When To Expect Insurance Refund In Michigan – LANSING — The state of Michigan has announced a new consumer site for residents to learn about upcoming $400 car insurance reimbursement checks, for which the state has set a May 29 deadline for insurers.
The state also launched a consumer FAQ page at Michigan.gov/MCCArefund. The website contains important information and answers common questions about refund timelines and eligibility requirements, and tells customers what they can do if they have questions or concerns about their refund.
When To Expect Insurance Refund In Michigan
A reimbursement plan issued by the Michigan Catastrophic Claims Association (MCCA) will result in a $400 reimbursement being sent to policyholders for each insured vehicle as of 11:59 p.m. On October 31.
Every Single Michigan Driver Is About To Get $400 In The Mail
The Michigan Department of Insurance and Financial Services (DIFS) has issued a bulletin to Michigan insurers regarding the deadline. The bulletin directs insurers to make refunds to consumers by check or ACH deposit as soon as possible, but in no case after May 9.
“The DIFS bulletin ensures that consumers are protected and sets a May 9, 2022 deadline for refunds for all eligible drivers,” said state insurance director Anita Fox. “Our goal is to make sure this money gets into the pockets of Michiganders as quickly and safely as possible.”
Last week, Governor Whitmer announced that all drivers will receive a $400 refund as a result of an increase in the Michigan Catastrophic Claims Association (MCCA) fund.
The money — totaling $3 billion — comes from additional funds Michigan motorists pay into the MCCA, an unincorporated nonprofit association created in 1978 by the Michigan Legislature. Every insurance company that sells auto or motorcycle coverage in Michigan requires a member.
Michigan’s Drivers Will Receive Refund Checks
After Michigan changed its auto insurance laws to give drivers the ability to choose injury coverage levels, the state said the MCCA has more than $5 billion in excess claims that drivers can recover.
MCCA’s analysis determined that approximately $3 billion in surplus could be returned to policyholders by ensuring continuity of care for auto accident survivors.
The Whitmer administration has claimed that the state’s new insurance law means big savings for drivers, but critics point out that those reduced rates come at the cost of lower insurance payments for health care coverage in the event of an injury. from an accident.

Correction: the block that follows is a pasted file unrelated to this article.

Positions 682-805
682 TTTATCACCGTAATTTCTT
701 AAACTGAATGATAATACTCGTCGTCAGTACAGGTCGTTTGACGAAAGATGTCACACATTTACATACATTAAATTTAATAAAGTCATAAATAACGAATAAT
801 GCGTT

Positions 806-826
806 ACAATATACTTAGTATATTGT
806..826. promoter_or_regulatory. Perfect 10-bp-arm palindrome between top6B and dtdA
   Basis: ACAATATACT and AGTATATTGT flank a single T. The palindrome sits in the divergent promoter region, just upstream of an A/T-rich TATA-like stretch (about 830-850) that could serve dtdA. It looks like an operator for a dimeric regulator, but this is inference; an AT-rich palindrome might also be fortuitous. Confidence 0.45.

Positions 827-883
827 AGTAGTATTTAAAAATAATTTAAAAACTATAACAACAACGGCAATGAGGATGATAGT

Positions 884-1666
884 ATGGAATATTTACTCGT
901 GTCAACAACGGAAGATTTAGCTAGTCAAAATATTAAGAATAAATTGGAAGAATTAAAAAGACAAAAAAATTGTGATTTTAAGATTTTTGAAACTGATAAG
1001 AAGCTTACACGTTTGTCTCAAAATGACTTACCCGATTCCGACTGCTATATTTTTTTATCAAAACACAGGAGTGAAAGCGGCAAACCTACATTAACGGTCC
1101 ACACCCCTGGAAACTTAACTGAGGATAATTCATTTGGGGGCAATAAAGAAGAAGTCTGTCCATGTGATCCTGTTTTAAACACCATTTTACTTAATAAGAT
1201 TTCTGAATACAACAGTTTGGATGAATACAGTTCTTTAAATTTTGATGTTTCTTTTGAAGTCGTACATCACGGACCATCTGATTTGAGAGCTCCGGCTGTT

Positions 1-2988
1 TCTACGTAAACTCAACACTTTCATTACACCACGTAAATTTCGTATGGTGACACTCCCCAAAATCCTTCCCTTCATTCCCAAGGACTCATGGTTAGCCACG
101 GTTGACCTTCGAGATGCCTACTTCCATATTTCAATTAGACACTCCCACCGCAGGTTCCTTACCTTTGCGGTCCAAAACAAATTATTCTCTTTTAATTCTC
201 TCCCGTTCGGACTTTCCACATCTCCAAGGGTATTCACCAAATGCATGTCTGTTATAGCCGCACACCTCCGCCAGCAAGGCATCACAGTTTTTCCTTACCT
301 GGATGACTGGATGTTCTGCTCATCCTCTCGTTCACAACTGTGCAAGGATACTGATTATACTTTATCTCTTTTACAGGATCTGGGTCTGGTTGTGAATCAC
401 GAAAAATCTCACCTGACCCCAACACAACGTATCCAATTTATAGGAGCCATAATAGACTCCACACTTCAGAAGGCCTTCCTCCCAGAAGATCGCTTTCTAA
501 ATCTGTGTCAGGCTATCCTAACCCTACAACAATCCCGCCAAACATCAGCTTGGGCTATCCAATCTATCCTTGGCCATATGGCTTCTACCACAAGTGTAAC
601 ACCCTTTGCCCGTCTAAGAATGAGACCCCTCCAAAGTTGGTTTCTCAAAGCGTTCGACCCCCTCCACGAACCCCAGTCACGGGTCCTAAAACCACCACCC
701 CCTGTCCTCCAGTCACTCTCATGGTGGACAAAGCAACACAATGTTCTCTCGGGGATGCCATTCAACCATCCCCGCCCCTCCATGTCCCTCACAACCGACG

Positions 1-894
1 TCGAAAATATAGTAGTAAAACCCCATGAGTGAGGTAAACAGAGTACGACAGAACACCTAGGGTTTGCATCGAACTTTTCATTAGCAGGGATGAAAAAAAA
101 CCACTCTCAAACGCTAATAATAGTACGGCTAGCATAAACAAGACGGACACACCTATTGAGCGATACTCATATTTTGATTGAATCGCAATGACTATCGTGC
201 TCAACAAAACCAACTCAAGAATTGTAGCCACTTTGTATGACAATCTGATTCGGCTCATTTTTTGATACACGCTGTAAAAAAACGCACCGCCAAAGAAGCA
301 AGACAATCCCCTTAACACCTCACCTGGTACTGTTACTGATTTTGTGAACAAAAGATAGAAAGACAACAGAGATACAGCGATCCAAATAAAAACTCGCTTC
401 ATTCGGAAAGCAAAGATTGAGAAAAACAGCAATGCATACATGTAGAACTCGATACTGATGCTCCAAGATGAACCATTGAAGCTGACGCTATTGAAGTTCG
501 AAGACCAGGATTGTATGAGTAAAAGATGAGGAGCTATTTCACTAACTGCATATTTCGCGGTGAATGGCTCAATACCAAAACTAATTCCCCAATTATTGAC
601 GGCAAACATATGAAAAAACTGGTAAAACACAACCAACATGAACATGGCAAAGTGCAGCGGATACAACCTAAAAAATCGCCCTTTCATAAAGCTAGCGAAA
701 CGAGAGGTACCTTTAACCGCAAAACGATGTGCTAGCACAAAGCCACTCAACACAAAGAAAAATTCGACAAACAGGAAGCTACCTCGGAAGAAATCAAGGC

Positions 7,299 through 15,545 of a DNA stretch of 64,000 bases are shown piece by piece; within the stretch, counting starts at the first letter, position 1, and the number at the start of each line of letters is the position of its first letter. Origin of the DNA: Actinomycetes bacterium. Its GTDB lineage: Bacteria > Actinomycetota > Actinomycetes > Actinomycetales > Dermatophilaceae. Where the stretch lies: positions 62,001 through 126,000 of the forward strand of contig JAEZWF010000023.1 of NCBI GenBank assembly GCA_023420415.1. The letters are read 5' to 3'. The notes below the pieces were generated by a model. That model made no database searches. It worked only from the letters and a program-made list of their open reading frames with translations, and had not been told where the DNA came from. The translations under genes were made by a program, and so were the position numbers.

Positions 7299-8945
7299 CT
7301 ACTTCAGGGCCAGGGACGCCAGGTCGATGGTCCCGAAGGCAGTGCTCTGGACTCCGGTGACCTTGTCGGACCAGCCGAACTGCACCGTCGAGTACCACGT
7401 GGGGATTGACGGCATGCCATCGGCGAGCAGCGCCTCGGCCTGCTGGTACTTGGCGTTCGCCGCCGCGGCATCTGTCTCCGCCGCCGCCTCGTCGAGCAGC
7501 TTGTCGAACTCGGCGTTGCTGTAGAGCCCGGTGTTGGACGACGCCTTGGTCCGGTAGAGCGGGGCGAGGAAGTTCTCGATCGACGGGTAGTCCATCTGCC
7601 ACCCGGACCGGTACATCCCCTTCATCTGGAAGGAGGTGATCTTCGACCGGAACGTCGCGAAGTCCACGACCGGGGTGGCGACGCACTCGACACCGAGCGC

The new law also aims to increase consumer protection by prohibiting companies from using non-driving factors to set rates, such as zip code, credit score, gender, marital status, occupation, educational attainment and home ownership.
Two Thirds Of Michigan Drivers Still Haven’t Got Their $400 Insurance Refund
But Detroit and surrounding densely populated cities like Dearborn and Hamtramck continue to see some of the highest rates in the country. Auto insurers in Michigan should expect a refund of $400 per vehicle after May 9, 2022, the Whitmer administration said. (Ayman Haikal/Shutterstock.com)
May 19: Michigan Republicans OK $2.7 billion in tax cuts. Whitmer is asking for a $500 discount. April 14: Two-thirds of Michigan drivers still haven’t received their $400 insurance refund
LANSING – Michigan has begun distributing $400 in auto reimbursements to insured drivers with checks not due until May 9, the Whitmer administration announced Friday.
Gov. Gretchen Whitmer, who requested the reimbursements from the Michigan Catastrophic Claims Association in November, confirmed Friday that the reimbursements have begun to be distributed.
Drivers In This State Will Receive A $400 Car Insurance Refund Check
Anyone with a vehicle, motorcycle or RV insured by a policy that allows operation in Michigan through October 31, 2021 is eligible for a refund.
The refunds are part of the 2019 auto insurance reform — negotiated between Whitmer and the Republican-led Legislature — that was designed to lower the nation’s highest rates by ending mandatory lifetime coverage for car accident victims and create new tariff limits. medical treatment.
“And starting this week, because of that reform, Michigan residents are getting a reimbursement check of $400 per vehicle for every insured driver, which puts money in people’s pockets,” Whitmer said. “We will continue to work to save Michiganders money so they can pay their bills and put food on the table.”
Anita Fox, director of the Michigan Department of Insurance and Financial Services, said auto insurers will automatically send reimbursements — as a check or direct deposit — to eligible drivers.
Is There Going To Be A 2022 Michigan Auto Insurance Refund?